I cannot hope to meet all the arguments in advance, but I would ask without offence the hon. Member for Elland (Mr. Levy), who heads the list of those opposing the Bill, one or two questions. He had a majority in his division of 1,742 at the last election. His opponent had three cars only. I am glad to see the 1467 hon. Member for South-East Essex (Mr. Raikes) present. No doubt, following the footsteps of his grandfather who took a similar reactionary attitude to the one I am apprehensive that he will take, he has forgotten nothing and learned nothing. His ancestor objected to the Bill of that day, and presumably the hon. Gentleman is objecting to this Bill to-day. The hon. Gentleman, in a large county division, had a majority of 970 at the last election. I would like him and any others who oppose the Bill to tell the House frankly how many cars they had and how many cars their opponents had, and whether, in fact, they do not think that they had an unfair advantage over their opponents in this respect. Perhaps the hon. Gentleman will give us a straight answer to that question.
The other day Senor Madariaga at Geneva summed up the national characteristics of various countries. He chose the words "fair play" as best exemplifying the chief characteristic of the British nation. I hope that I have submitted the case for this Bill fairly and frankly to the House. No doubt the Bill is capable of amendment, and I should welcome its improvement in any respect. I invite the House to give the Bill a Second Reading, and thereby take the first step towards remedying a long-standing grievance, and give some proof that in the work of the House of Commons, irrespective of personal and party considerations, the spirit of fair play, equity and justice is still the paramount characteristic.
§ 2.6 p.m.
§ Mr. Arthur Henderson
I beg to second the Motion.
I am sure that hon. Members on both sides of the House, whatever their views may be, will agree that this is in no sense a party question, although I think it is true to say that of the hundreds of thousands of motor cars which are used on election day in this country the party opposite enjoy the assistance of probably 90 per cent. at least. I can speak only of my own constituency, but I noticed after the last election a statement in the local Press that my opponents had the advantage of the assistance of practically 400 cars. Whether that be true I do not know, but I do know that I had the use of only 18 cars.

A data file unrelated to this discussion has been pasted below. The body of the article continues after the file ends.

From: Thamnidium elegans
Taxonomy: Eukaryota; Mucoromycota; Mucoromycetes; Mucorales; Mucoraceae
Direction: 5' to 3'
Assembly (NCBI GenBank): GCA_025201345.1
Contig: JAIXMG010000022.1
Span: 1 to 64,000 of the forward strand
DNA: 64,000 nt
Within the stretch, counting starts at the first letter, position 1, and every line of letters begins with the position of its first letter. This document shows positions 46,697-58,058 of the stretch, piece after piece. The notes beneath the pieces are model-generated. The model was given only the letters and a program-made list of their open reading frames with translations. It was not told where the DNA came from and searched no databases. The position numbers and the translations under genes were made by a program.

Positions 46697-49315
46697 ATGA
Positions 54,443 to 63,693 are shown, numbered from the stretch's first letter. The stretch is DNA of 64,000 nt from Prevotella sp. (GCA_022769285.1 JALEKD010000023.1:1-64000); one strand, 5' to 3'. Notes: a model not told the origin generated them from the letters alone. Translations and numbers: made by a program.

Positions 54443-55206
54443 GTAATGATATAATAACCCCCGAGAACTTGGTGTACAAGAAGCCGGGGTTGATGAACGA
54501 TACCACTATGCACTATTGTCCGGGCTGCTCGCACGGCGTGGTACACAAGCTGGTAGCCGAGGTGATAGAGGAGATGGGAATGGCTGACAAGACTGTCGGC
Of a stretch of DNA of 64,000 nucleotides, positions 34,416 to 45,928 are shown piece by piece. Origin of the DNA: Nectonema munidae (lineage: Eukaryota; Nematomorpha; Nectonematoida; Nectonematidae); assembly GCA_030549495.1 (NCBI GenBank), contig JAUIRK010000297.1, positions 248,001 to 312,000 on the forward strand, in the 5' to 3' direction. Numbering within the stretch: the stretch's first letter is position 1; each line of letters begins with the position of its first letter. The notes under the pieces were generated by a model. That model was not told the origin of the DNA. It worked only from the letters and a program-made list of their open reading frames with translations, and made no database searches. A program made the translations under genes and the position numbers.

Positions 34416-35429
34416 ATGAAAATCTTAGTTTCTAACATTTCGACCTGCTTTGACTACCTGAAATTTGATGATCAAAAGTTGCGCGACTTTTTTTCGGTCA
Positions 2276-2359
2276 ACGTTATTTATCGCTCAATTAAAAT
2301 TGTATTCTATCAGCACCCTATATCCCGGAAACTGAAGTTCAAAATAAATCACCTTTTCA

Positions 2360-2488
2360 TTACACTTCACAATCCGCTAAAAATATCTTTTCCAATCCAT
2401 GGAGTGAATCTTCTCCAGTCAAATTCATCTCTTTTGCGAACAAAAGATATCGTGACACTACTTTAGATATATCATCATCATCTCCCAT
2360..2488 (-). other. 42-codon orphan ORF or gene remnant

§ Mr. Henderson
That is obvious. Of course, I believe that it is a practice in many constituencies to make use of the cars of one's opponent. In my own election it was mentioned to me that a private car, driven by a liveried chauffeur, reported to one of my workers by mistake, and was allowed to make several journeys taking my supporters to the polling booth before the driver discovered that he had reported to the wrong side. This question has been discussed for a number of years, and I find that so far back as 1901 an arrangement was entered into by the three candidates taking part in an election at Oldham to limit the use of cars to seven for each party, including one to be used by the candidate and one by the candidate's agent. We have it on authority of those who took part in that election that the reduction in the number of those who voted was less than 1½ per cent., and that may have been explained, partly, by other causes. Therefore, I doubt very much whether there is any substance in the argument that in the event of restrictions being placed on the use of motor cars in elections there would be a diminution in the number of people voting.
The House discussed this problem on a private Member's Motion in the Parliament of 1929–31, and, whatever the views of hon. Members may be, we are entitled to say that this is a question which has caused concern to many people for some time past. It may interest the House to know the position as it exists to-day. Section 7 of the Corrupt Practices Act, 1883, makes it illegal to make any payment or to enter into any contract of payment on account of the conveyance of voters for the purpose of promoting or procuring the election of a candidate. Subsection (3) of Section 7 does expressly allow the hiring and use by voters of any kind of vehicle provided it is for their own use. So there is nothing in law to prevent the use of privately-owned cars, and that is a privilege of which considerable use is made. Section 14 of the Act prohibits the hiring or letting for hire of any public, stage or hackney carriage, so that hackney carriages cannot be used to convey voters to the poll. That is why private motor cars may be used but hackney carriages may not.